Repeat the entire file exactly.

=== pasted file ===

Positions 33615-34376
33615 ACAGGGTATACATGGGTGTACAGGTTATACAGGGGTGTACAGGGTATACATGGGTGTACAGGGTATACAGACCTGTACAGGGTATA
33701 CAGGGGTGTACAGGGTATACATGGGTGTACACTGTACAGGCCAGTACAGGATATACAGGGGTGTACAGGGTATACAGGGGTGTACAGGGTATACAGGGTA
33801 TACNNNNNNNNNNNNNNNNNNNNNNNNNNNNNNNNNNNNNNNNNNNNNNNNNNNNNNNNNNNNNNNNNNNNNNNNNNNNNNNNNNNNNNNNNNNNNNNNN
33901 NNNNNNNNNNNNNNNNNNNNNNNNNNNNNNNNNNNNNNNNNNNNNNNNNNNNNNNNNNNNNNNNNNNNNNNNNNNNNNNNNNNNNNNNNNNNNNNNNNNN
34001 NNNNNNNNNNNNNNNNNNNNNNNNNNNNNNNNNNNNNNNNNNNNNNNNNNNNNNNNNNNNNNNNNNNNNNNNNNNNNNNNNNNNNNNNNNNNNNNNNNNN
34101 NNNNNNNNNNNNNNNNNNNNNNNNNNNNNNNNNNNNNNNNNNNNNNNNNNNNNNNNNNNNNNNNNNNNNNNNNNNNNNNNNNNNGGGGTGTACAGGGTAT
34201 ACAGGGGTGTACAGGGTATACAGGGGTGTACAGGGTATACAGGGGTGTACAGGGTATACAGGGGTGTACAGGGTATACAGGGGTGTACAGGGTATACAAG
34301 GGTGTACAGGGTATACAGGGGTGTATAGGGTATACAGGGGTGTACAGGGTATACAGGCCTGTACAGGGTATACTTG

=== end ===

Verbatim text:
Positions 33615-34376
33615 ACAGGGTATACATGGGTGTACAGGTTATACAGGGGTGTACAGGGTATACATGGGTGTACAGGGTATACAGACCTGTACAGGGTATA
33701 CAGGGGTGTACAGGGTATACATGGGTGTACACTGTACAGGCCAGTACAGGATATACAGGGGTGTACAGGGTATACAGGGGTGTACAGGGTATACAGGGTA
33801 TACNNNNNNNNNNNNNNNNNNNNNNNNNNNNNNNNNNNNNNNNNNNNNNNNNNNNNNNNNNNNNNNNNNNNNNNNNNNNNNNNNNNNNNNNNNNNNNNNN
33901 NNNNNNNNNNNNNNNNNNNNNNNNNNNNNNNNNNNNNNNNNNNNNNNNNNNNNNNNNNNNNNNNNNNNNNNNNNNNNNNNNNNNNNNNNNNNNNNNNNNN
34001 NNNNNNNNNNNNNNNNNNNNNNNNNNNNNNNNNNNNNNNNNNNNNNNNNNNNNNNNNNNNNNNNNNNNNNNNNNNNNNNNNNNNNNNNNNNNNNNNNNNN
34101 NNNNNNNNNNNNNNNNNNNNNNNNNNNNNNNNNNNNNNNNNNNNNNNNNNNNNNNNNNNNNNNNNNNNNNNNNNNNNNNNNNNNGGGGTGTACAGGGTAT
34201 ACAGGGGTGTACAGGGTATACAGGGGTGTACAGGGTATACAGGGGTGTACAGGGTATACAGGGGTGTACAGGGTATACAGGGGTGTACAGGGTATACAAG
34301 GGTGTACAGGGTATACAGGGGTGTATAGGGTATACAGGGGTGTACAGGGTATACAGGCCTGTACAGGGTATACTTG